Thursday, February 1, 2007


This is the second, revised, printing of This is the Life. The first was all my own work. In this volume I include a poem by Rachel Corrie, an ISM report, and writings by Lora Gordon, who arrived in Rafah shortly before I returned to America, and who, over eight months later, is still living and working there. All the artwork I drew; all writings not attributed to someone else I wrote.

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While traveling in Palestine/Israel from January 22 through April 1 2003 I lived over 1 month in Rafah, a city of 160,000 located at the South end of the Gaza strip, as well as a couple weeks in both Tel Aviv and Jenin. A wealth of writing exists about Palestine and Israel; in the back pages I include a short resource and reading list, including information about organizations you can volunteer with in Israel and the occupied Palestinian territories.

This is a work of creative nonfiction. It is not a political treatise or a comprehensive history of the region. This is an attempt to tell truth, celebrate the people, and do justice to humanity. All quotes are the words of the real people they are attributed to, reproduced as accurately as possible. All drawings except ‘Gas Mask Shopping,’ ‘Sha’hiid—Sacrifice?” and “Hero: This is the Real Work” are portraits of people I actually met. All facts and statistics cited are accurate to the best of my knowledge.

Central to these writings is the project of seeking to understand and act in solidarity with people in the occupied Palestinian territories; most of it was literally written from the perspective of someone on the ground in Palestine.

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A hopelessly inadequate sketch of regional history: Palestinian Arabs, Jews, Bedouin, and Druze are all, if you trace history back two thousand years, native to Palestine/Israel. Jews lived there for centuries and centuries, then several hundred years ago scattered around Eurasia and North Africa, then accompanied European colonial conquest into the rest of the world. This was the Diaspora. Some remained in Palestine. The Zionist movement, which originally hinged on the idea that Jews in the Diaspora should return to Palestine and create a Jewish state there, began in the late 1800s. Jewish immigration to Palestine with Zionist intention began around the turn of the century. After the Nazis slaughtered 6 million Jews in Europe, Zionism became much more popular because it offered a homeland free of such atrocities.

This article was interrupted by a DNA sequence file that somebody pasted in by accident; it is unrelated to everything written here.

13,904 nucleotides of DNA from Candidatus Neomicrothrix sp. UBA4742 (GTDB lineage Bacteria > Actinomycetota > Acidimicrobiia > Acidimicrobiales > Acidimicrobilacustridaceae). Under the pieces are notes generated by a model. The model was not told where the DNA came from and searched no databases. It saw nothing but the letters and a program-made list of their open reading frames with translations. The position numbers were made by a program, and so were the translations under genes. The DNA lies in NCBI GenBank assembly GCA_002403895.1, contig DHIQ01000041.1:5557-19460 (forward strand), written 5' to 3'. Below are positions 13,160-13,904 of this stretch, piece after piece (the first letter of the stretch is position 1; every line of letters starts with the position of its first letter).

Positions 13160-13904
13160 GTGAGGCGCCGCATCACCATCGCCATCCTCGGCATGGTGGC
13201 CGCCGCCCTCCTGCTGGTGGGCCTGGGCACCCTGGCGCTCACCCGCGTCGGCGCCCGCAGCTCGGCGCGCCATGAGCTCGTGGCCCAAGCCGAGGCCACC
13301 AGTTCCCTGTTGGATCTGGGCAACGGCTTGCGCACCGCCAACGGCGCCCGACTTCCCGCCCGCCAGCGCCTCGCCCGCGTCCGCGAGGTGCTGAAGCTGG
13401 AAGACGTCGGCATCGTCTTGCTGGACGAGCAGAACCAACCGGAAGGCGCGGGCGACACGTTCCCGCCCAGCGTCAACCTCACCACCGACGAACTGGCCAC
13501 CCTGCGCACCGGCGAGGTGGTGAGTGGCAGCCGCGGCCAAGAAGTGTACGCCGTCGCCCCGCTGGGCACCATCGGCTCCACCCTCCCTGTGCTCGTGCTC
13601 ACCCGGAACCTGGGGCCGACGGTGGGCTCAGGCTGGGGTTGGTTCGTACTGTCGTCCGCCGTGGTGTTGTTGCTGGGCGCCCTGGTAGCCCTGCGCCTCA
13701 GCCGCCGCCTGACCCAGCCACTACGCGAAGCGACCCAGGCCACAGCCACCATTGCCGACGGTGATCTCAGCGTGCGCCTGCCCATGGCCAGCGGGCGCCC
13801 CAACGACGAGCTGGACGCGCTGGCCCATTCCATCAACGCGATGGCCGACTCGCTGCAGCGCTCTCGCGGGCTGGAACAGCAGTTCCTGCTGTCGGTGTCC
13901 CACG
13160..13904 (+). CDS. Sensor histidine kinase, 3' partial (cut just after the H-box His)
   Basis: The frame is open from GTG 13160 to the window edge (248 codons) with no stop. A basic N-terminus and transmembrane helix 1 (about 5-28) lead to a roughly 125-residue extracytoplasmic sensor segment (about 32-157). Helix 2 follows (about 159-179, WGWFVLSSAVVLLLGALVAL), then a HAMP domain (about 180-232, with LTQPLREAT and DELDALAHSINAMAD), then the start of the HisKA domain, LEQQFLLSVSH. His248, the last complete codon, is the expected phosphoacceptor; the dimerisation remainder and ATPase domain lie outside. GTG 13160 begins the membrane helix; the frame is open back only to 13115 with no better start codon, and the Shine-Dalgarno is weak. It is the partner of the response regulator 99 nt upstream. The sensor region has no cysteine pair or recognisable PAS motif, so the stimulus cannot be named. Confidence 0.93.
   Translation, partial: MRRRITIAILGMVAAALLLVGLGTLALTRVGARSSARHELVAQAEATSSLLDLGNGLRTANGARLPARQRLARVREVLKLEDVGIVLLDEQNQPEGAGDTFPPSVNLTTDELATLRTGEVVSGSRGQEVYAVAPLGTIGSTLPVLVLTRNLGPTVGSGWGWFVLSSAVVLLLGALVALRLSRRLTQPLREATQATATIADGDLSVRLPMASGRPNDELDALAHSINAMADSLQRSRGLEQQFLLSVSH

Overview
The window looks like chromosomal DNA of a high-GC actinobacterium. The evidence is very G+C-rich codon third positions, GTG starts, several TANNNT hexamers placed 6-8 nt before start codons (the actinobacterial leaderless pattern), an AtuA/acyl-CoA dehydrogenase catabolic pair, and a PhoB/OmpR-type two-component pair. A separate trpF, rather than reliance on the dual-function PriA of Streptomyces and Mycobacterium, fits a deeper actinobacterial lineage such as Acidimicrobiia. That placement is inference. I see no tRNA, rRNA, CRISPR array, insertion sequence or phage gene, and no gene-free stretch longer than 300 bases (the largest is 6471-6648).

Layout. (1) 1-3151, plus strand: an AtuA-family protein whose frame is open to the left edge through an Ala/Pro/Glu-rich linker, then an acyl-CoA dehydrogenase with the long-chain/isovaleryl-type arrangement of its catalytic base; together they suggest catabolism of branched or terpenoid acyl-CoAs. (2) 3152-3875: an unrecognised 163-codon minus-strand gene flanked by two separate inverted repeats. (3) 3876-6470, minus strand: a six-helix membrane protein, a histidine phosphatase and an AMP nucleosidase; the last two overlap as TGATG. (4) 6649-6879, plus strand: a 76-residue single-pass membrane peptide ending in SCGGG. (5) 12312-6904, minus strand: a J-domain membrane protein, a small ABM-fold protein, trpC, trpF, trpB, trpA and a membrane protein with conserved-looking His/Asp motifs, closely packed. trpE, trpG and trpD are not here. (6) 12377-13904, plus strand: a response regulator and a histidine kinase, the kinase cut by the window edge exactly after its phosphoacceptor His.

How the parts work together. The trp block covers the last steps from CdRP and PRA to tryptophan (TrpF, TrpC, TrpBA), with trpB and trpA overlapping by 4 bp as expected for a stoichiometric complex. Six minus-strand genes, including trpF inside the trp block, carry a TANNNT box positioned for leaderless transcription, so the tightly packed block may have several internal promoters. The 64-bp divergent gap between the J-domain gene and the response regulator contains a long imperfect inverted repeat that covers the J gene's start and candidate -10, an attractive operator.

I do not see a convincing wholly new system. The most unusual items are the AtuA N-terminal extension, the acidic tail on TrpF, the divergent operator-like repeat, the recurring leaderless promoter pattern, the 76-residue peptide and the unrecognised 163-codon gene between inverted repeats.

However, Palestinian Arabs lived for centuries and centuries in Palestine, then in 1948 over 750,000 Arabs were displaced by the violent birth of the nation of Israel. They fled to surrounding Arab nations, especially Egypt and Jordan. The corrupt governments of those nations manipulated and used the refugees for their own political ends. In 1967 a war was fought between Israel and the surrounding Arab states. Israel took over parts of Egypt and Jordan—the Gaza Strip and West Bank respectively. The West Bank and Gaza were where Palestinian refugees fled to in ’48. Since ’67 Israel has maintained a military occupation of these territories. Israel has never granted Palestinians in the occupied territories citizenship and the rights which accompany it. Palestinian human rights have been routinely violated by the Israeli Occupation Forces. The first intifada, during the 1980s, was largely a popular uprising which included transformation of Palestinian society as well as resistance to Israeli occupation. It also included creative nonviolent resistance, property destruction, street demonstrations, and low-level guerilla fighting. It was

repressed with intense military violence. The second intifada, which began in 2000, is much bloodier. New settlements, which are Zionist outposts built in the occupied territories on land stolen from local Palestinians, have been built gradually and constantly since the 1970s.

History is a tangled web; for details you must do your own research. My primary concerns herein are spiritual learning, human rights, direct action, and the present day reality on the ground, in people’s daily lives. This is the Life.

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